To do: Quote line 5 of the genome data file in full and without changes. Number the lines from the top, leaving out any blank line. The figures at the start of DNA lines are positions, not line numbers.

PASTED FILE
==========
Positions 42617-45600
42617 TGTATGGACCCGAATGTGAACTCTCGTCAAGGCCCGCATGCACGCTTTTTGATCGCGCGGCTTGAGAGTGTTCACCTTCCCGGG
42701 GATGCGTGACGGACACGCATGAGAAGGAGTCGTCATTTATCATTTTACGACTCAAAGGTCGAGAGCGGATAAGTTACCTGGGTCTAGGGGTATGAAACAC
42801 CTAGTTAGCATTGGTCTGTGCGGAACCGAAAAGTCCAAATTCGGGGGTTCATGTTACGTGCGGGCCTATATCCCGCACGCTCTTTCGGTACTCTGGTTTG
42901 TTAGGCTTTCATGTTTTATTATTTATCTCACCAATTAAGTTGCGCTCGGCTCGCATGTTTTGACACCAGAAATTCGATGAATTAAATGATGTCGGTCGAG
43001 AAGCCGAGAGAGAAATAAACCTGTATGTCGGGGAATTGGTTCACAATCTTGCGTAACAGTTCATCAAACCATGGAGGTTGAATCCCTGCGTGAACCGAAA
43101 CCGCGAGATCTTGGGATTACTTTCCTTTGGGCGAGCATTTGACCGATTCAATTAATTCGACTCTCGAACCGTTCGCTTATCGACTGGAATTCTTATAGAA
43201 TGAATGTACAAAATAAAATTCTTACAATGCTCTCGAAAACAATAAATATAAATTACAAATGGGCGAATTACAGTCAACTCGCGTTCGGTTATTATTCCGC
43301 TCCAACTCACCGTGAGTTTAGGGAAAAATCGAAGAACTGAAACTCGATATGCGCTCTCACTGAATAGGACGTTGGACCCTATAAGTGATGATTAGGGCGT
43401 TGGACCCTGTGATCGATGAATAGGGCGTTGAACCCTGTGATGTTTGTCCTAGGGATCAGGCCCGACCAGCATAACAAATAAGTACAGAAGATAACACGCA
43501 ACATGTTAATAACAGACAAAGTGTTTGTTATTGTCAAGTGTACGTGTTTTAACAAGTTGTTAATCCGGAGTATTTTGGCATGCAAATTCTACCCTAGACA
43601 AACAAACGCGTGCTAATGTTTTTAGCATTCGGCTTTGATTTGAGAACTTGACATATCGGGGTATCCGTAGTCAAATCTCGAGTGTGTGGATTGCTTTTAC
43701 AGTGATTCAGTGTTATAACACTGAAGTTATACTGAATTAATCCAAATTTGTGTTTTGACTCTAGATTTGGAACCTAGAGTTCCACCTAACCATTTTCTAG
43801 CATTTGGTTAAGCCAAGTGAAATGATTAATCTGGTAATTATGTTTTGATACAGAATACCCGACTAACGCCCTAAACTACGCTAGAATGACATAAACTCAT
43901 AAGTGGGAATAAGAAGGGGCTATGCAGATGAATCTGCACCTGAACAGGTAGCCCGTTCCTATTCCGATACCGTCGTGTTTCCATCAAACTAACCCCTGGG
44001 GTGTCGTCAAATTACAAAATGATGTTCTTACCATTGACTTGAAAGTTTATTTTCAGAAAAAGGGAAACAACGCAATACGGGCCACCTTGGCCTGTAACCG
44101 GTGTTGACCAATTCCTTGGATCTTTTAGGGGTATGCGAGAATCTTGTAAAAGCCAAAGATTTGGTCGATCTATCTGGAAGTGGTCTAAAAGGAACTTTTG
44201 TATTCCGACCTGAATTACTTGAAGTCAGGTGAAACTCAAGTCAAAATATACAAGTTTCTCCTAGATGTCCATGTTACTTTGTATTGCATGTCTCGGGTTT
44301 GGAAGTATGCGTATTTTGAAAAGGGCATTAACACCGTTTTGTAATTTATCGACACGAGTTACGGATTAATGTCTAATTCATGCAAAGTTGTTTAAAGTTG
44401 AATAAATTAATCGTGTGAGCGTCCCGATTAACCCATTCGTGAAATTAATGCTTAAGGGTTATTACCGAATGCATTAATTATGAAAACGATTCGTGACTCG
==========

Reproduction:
42901 TTAGGCTTTCATGTTTTATTATTTATCTCACCAATTAAGTTGCGCTCGGCTCGCATGTTTTGACACCAGAAATTCGATGAATTAAATGATGTCGGTCGAG